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The Daily Wildcat

The Daily Wildcat


Rosen carries Bruins on his shoulders

Rebecca Noble

A ring of Arizona defense ends UCLA tight end Nate Iese’s (11) run during Arizona’s 45-24 loss to UCLA at the Rose Bowl Stadium in Pasadena, Calif. on Oct. 1, 2016.

Jim Mora entered the 2017 season as a coach on the hot seat, and little has changed. His UCLA Bruins have been one of the most inconsistent outfits in the nation. The Bruins possess an explosive offense led by one of the finest quarterbacks in the country. Unfortunately for Mora, his defense is one of the worst in the Football Bowl Subdivision. 

Josh Rosen has been an athletic standout throughout his life. The junior signal caller was a tennis prodigy as a child and then developed into a highly touted high school passer. Rosen has rebounded strongly from an injury-filled sophomore season, tossing 17 touchdown passes in five games. NFL general managers salivate at the thought of drafting Rosen in next year’s draft, and for good reason.

Rosen can make every throw required; he has superior arm talent. An underrated part of his game is his athleticism. While Rosen isn’t a dual threat, he can extend plays with his feet and avoid the rush. Look for Arizona defensive coordinator Marcel Yates to overwhelm Rosen with exotic blitz packages. Rosen, when harassed, will force throws, as evidenced by his two-interception performance against Memphis. 

Darren Andrews is Rosen’s favorite target, the senior is averaging 13.8 yards per catch. Andrews has scored seven touchdowns this season, with three coming in the Bruins victory over the University of Hawaii. The 5-foot-11 pass-catcher is a speedster that is elusive in space. Physical corners have found success against Andrews, a player that struggles to break free when pressed at the line of scrimmage. 

Wildcat cornerbacks Dane Cruikshank and Jace Whittaker will have to be active, Andrews can’t have a free release. Andrews isn’t the only Bruin receiver that can do damage; Caleb Wilson and Jordan Lasley are also capable of wreaking havoc. Wilson is averaging 12.9 yards per catch, and Lasley has scored three touchdowns.

Bruin offensive coordinator Jedd Fisch has abandoned the run; leading rusher Soso Jamabo averages eight carries per contest. Jamabo is a tall runner that has struggled to stay healthy throughout his career in Westwood. The junior has breakaway speed but lacks physicality between the tackles. Bolu Olorunfunmi shares carries with Jamabo; he is unafraid to run inside.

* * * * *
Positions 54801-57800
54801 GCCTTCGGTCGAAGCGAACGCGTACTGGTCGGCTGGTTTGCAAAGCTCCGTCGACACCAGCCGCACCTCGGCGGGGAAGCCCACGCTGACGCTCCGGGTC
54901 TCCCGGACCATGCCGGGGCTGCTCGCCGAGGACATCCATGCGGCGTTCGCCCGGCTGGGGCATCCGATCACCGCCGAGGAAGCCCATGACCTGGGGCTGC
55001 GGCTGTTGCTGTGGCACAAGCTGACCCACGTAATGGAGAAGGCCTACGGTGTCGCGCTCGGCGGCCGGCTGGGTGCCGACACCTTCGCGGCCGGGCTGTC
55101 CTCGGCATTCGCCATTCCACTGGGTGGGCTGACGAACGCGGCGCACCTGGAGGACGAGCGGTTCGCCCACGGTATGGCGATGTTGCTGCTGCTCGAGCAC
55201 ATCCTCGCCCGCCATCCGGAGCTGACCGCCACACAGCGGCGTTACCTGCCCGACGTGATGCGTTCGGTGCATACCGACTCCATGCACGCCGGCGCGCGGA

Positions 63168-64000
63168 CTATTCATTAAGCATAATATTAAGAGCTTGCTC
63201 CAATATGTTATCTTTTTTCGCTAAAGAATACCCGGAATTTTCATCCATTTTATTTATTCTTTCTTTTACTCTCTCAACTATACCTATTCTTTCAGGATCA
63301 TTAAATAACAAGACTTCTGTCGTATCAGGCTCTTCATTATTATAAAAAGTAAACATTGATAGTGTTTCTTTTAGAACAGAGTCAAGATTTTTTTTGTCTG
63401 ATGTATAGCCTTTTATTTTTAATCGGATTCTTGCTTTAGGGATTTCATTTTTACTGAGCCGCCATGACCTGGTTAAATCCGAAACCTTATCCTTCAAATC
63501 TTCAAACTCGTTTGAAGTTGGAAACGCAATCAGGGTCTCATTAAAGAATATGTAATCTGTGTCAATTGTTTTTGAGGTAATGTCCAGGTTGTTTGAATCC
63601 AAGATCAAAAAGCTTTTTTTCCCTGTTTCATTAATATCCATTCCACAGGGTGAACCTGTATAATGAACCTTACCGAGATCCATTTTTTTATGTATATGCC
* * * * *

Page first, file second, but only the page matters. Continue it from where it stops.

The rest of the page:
Both tailbacks run behind an offensive line that lacks physical maulers. Center Scott Quessenberry was a First Team All Pac-12 selection last year; he leads the unit. Quessenberry is a prototypical center, athletic enough to climb to the second level and with the strength needed to battle with defensive tackles and nose guards. Arizona’s interior defensive linemen will have their hands full.

Defensive coordinator Tom Bradley has seen it all. He served in the same role at Penn State for 12 seasons before coming to the West Coast. This is by far the worst defense he has coached. The Bruins are one of the least effective units in the nation. UCLA ranks No. 124 in total defense, No. 128 in rushing defense and No. 119 in scoring defense. 

The Bruins lack talented depth and are one of the worst tackling groups in the Pac-12. Khalil Tate and the Arizona offense should have a field day against the Bruins, as they’ve struggled to stop the run and lack the athletes needed to deal with an uptempo attack. Up front, UCLA has few difference-makers, with Jacob Tuioti-Mariner the most experienced Bruin. Tuioti-Mariner has recorded three tackles for loss, along with a team high 2.5 sacks. 

The second level isn’t much better. They’ve struggled to fill holes and have been exposed in the passing game. Kenny Young was a Second Team All Pac-12 pick last season; he has made 27 tackles this year. Young is joined by Josh Woods and Krys Barnes. Barnes is a young player that has fought his way into the starting lineup. Woods was a bit player his first two years and is now a major contributor. 

The secondary was supposed to be a strength, but that hasn’t been the case. Teams have shredded the Bruins through the air. While some of that can be attributed to a defensive line that struggles to pressure opposing quarterbacks, most of the blame lies with the secondary. Cornerbacks Nathan Meadors and Darnay Holmes haven’t been able to hold their own on the perimeter. 

Holmes was a highly touted recruit in the spring, but his transition hasn’t been smooth. Safety Jaleel Wadood leads the team in tackles with 30. His position mate, Adarius Pickett, is second on the team in that category, a troubling sign. With the secondary in shambles, the Wildcats should look to pass early and often, especially on non-traditional passing downs. 

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